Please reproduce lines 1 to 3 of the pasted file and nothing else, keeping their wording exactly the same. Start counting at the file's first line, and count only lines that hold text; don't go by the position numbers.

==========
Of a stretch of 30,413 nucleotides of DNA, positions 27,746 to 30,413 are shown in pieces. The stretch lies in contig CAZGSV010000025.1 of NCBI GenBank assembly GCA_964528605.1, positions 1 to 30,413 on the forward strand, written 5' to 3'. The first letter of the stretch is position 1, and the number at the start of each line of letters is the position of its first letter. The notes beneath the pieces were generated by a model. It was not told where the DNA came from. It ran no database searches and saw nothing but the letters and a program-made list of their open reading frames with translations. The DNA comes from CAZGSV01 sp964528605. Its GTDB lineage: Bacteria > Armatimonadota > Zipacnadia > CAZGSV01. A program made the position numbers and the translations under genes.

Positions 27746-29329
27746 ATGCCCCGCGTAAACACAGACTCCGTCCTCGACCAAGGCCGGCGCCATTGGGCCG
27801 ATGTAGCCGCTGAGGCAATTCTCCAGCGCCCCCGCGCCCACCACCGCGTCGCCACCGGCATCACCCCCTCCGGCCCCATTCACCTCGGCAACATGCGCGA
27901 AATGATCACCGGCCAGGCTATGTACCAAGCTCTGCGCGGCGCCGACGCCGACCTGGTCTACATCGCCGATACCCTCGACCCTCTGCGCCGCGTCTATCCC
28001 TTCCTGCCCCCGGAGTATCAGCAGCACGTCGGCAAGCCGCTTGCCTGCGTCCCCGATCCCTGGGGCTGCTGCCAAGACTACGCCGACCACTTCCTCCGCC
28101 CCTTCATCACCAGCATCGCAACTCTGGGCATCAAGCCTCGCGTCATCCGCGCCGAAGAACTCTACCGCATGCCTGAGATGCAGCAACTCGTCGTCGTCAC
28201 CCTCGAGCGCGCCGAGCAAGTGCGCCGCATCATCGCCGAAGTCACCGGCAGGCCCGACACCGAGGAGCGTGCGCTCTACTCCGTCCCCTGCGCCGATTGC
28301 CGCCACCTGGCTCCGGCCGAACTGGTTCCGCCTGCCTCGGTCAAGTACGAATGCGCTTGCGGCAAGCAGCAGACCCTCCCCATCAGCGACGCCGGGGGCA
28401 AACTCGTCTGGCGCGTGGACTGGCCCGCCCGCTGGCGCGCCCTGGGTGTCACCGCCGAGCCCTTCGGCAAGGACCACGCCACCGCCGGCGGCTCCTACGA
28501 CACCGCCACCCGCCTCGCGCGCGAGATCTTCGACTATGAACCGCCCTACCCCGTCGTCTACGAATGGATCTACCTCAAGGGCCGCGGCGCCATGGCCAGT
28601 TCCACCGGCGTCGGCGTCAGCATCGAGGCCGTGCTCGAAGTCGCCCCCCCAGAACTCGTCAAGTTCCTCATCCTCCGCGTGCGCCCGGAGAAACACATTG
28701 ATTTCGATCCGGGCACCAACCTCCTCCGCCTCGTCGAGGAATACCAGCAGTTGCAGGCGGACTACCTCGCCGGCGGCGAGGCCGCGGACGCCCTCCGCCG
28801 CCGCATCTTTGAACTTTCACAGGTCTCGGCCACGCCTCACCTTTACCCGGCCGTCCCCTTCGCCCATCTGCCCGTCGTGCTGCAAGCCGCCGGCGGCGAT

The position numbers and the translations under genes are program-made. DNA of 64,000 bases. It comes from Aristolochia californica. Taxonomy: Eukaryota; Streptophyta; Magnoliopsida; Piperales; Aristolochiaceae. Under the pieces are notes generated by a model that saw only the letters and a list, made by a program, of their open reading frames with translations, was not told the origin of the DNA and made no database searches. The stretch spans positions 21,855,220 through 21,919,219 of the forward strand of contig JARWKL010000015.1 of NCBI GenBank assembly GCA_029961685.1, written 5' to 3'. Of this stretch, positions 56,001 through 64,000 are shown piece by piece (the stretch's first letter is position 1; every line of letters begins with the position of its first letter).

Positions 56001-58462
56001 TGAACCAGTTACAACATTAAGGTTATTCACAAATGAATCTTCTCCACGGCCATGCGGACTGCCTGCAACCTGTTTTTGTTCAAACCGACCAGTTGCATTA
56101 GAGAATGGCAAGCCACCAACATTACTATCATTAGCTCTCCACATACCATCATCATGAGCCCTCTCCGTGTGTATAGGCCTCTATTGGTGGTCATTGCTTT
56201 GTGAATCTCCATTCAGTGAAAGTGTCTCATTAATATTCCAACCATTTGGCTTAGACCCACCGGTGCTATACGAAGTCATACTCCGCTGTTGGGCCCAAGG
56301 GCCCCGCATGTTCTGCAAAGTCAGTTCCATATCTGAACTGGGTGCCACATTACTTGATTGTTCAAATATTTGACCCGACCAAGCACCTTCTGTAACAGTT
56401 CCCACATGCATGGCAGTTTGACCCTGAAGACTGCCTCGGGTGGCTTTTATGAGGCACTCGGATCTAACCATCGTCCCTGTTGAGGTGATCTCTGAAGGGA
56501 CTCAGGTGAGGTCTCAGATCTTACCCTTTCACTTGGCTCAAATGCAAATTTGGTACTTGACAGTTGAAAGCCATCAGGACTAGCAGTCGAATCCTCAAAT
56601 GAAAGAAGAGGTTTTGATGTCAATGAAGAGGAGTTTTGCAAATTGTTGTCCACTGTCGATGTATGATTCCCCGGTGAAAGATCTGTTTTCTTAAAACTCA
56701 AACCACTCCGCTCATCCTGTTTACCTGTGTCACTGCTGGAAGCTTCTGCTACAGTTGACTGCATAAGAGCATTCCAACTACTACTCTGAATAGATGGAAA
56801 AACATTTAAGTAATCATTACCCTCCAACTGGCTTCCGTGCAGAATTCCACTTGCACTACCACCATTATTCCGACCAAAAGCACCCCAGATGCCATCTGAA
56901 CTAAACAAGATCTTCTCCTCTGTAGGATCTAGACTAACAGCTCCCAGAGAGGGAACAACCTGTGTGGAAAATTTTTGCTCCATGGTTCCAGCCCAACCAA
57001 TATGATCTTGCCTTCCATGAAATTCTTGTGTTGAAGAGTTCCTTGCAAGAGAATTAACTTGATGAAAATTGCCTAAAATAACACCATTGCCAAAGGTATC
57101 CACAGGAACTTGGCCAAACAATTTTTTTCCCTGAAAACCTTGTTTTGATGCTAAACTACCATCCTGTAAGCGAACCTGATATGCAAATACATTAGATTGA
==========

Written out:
Of a stretch of 30,413 nucleotides of DNA, positions 27,746 to 30,413 are shown in pieces. The stretch lies in contig CAZGSV010000025.1 of NCBI GenBank assembly GCA_964528605.1, positions 1 to 30,413 on the forward strand, written 5' to 3'. The first letter of the stretch is position 1, and the number at the start of each line of letters is the position of its first letter. The notes beneath the pieces were generated by a model. It was not told where the DNA came from. It ran no database searches and saw nothing but the letters and a program-made list of their open reading frames with translations. The DNA comes from CAZGSV01 sp964528605. Its GTDB lineage: Bacteria > Armatimonadota > Zipacnadia > CAZGSV01. A program made the position numbers and the translations under genes.

Positions 27746-29329
27746 ATGCCCCGCGTAAACACAGACTCCGTCCTCGACCAAGGCCGGCGCCATTGGGCCG